“I feel sorry for people in buildings like that, because those windows are going to fall out in an extreme weather event. There will be water damage. It’s just going to be a mess.”

Even Toronto’s new chief planner, Jennifer Keesmaat, allows there’s a problem with the windows’ efficiency.

Click here for Link

Editor's Note:

Great to see Past ACO President Lloyd Alter speaking out so strongly


12. U of T Back Campus Proposal- Review Facebook, Sign Petition
Catherine Nasmith

A lot has been written about the impact of proposed artificial turf playing fields at U of T. Margaret Atwood and Richard Florida have weighed n against the scheme. If you are trying to figure out what is going on and whether you should take a stand, review images and comments on Facebook Pages below. You will find a link on the Facebook page to send email to the President of U of T.

 

Facebook Page   https://www.facebook.com/BackCampusGreen?ref=ts&fref=ts

 

To sign Petition: https://www.change.org/en-CA/petitions/university-of-toronto-governing-council-keep-u-of-t-back-campus-green-2

 


13. BBC.com: Preserving history in Buenos Aires
Karina Martinez-Carter

Much of the efforts to document and preserve the citys historic buildings has been undertaken by grassroots initiatives

The residential Casa de los Lirios in the neighborhood of Balvanera represents the Catalan modernism movement in Buenos Aires. (Robert Wright)

Argentina – where Spanish is spoken with Italian-like intonations and where rugby and polo are two of the most popular sports – is largely a country of immigrants. And in the capital Buenos Aires, the many Europeans that came to Argentina starting in the late 1800s had wide open spaces to make their new city look like home, fusing Baroque, Art Nouveau and Beaux Arts-styles to create an eclectic, cosmopolitan and entirely unique architectural landscape – a sort of brick and mortar exhibition that traces the city’s economic history, cultural influence and varied demographics. But while many historic landmark buildings still stand, some city residents are vocal about the dire need for concerted preservation efforts.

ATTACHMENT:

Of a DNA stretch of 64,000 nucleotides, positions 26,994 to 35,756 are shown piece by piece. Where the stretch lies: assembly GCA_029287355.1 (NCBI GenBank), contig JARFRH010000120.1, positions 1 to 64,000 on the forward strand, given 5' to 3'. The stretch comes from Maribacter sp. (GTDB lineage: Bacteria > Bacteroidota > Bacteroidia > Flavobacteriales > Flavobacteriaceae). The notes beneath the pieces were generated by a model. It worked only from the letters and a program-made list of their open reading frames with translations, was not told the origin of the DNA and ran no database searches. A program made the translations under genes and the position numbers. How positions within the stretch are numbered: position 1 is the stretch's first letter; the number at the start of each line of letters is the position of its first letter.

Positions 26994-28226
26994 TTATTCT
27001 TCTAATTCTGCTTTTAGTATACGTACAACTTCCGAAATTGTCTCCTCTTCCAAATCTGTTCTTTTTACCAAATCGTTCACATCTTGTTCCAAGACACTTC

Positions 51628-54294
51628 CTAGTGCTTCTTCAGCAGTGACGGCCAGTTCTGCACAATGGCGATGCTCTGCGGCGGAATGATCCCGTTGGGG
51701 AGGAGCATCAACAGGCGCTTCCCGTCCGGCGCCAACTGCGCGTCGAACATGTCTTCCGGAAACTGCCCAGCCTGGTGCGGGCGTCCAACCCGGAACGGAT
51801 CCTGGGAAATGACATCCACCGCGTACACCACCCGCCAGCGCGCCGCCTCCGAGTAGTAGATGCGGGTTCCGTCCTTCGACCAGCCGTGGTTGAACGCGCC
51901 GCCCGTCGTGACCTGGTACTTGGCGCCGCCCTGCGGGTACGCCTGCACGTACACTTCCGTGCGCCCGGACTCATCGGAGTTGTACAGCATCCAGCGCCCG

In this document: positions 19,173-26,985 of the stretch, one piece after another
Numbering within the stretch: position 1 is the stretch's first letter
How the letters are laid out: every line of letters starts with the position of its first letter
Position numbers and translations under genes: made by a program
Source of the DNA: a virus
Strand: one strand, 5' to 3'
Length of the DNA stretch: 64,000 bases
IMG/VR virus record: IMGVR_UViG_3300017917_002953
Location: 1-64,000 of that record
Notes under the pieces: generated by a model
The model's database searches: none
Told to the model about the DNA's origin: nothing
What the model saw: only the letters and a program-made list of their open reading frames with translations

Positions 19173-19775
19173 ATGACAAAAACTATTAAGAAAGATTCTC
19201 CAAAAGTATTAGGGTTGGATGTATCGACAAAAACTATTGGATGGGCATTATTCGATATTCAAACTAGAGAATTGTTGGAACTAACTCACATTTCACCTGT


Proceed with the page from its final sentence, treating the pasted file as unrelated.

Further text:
The diversity of the city’s architecture includes edifices such as the Palacio Barolo on Avenida de Mayo, which was commissioned in the 1920s by Luis Barolo, an Italian immigrant who made his fortune in fabrics. The building was designed to resemble the allegory of Dante’s Divine Comedy, sectioned into three levels to represent hell, purgatory and heaven.

Click here for Link


14. New York Times: Art and History Among the Dead
JANE L. LEVERE

Benjamin Petit for The New York Times - The Harkness family grave at Woodlawn Cemetery. The architect was James Gamble Rogers, the landscape designer Beatrix Farrand and the metal worker Samuel Yellin.

ONE of New York City’s most unusual museums is not on Fifth Avenue or Madison Avenue, but on 400 acres of beautifully landscaped land at Webster Avenue and East 233rd Street in the Bronx.

That would be Woodlawn Cemetery and Crematory, which is celebrating its 150th anniversary this year by casting itself as, in effect, an outdoor museum.